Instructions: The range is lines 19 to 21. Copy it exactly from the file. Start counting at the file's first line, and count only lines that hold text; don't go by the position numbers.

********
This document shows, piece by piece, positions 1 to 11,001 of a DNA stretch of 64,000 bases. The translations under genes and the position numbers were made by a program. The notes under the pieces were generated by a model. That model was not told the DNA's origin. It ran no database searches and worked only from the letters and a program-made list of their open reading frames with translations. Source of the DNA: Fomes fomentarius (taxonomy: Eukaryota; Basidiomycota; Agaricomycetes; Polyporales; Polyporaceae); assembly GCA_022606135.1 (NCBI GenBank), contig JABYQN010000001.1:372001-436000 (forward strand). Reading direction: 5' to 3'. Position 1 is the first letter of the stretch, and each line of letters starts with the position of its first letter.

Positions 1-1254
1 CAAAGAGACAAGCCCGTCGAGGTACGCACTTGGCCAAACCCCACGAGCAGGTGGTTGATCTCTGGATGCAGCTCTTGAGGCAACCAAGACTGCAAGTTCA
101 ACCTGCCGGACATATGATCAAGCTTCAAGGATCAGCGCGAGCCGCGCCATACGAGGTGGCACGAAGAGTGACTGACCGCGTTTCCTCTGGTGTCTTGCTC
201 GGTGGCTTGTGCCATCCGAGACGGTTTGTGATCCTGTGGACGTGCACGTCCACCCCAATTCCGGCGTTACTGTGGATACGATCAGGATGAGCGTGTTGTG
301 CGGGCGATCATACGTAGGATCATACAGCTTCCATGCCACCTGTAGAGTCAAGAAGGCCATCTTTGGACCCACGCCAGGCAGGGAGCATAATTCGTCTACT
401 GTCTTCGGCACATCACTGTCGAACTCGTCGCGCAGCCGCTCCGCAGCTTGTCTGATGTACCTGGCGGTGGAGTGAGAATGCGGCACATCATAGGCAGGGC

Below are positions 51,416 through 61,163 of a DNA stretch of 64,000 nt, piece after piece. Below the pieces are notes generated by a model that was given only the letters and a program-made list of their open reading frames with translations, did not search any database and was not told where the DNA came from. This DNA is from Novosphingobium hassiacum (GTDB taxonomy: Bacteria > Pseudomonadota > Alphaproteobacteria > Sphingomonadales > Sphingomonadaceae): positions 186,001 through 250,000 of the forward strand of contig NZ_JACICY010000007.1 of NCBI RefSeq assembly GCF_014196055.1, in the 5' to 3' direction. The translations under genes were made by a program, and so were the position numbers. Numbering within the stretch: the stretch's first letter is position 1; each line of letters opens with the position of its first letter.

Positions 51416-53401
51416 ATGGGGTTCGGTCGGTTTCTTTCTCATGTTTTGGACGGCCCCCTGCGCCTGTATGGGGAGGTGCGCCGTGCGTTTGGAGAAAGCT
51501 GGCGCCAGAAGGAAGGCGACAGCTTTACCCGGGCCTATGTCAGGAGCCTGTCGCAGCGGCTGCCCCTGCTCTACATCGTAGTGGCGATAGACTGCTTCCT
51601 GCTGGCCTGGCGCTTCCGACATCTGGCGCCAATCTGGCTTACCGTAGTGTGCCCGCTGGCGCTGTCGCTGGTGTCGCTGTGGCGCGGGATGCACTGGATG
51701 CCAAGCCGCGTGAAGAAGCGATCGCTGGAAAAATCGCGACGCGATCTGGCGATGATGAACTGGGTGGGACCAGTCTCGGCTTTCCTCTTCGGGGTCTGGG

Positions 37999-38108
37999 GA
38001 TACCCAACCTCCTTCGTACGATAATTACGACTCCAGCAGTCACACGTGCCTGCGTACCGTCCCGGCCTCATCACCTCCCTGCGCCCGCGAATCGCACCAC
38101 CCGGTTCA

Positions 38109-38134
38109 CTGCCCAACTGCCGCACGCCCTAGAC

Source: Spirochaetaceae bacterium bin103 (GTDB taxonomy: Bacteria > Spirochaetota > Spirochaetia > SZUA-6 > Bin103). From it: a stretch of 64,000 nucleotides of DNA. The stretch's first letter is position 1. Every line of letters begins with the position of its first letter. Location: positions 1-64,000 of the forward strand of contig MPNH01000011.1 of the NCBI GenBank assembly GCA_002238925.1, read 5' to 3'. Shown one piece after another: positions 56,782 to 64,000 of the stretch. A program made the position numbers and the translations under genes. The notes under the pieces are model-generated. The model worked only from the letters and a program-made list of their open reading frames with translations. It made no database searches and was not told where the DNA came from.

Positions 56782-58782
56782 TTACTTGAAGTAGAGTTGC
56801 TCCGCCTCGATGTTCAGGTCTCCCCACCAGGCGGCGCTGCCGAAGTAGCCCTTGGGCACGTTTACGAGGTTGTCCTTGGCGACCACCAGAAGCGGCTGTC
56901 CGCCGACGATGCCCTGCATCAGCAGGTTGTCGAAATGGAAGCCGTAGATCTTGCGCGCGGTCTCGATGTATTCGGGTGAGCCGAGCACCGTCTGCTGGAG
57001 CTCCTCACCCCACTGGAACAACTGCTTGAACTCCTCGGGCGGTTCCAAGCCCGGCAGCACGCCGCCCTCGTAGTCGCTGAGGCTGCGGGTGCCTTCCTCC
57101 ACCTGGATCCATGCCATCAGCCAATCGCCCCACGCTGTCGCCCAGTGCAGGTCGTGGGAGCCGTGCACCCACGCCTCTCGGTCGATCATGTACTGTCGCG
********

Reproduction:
38109 CTGCCCAACTGCCGCACGCCCTAGAC

Source: Spirochaetaceae bacterium bin103 (GTDB taxonomy: Bacteria > Spirochaetota > Spirochaetia > SZUA-6 > Bin103). From it: a stretch of 64,000 nucleotides of DNA. The stretch's first letter is position 1. Every line of letters begins with the position of its first letter. Location: positions 1-64,000 of the forward strand of contig MPNH01000011.1 of the NCBI GenBank assembly GCA_002238925.1, read 5' to 3'. Shown one piece after another: positions 56,782 to 64,000 of the stretch. A program made the position numbers and the translations under genes. The notes under the pieces are model-generated. The model worked only from the letters and a program-made list of their open reading frames with translations. It made no database searches and was not told where the DNA came from.

Positions 56782-58782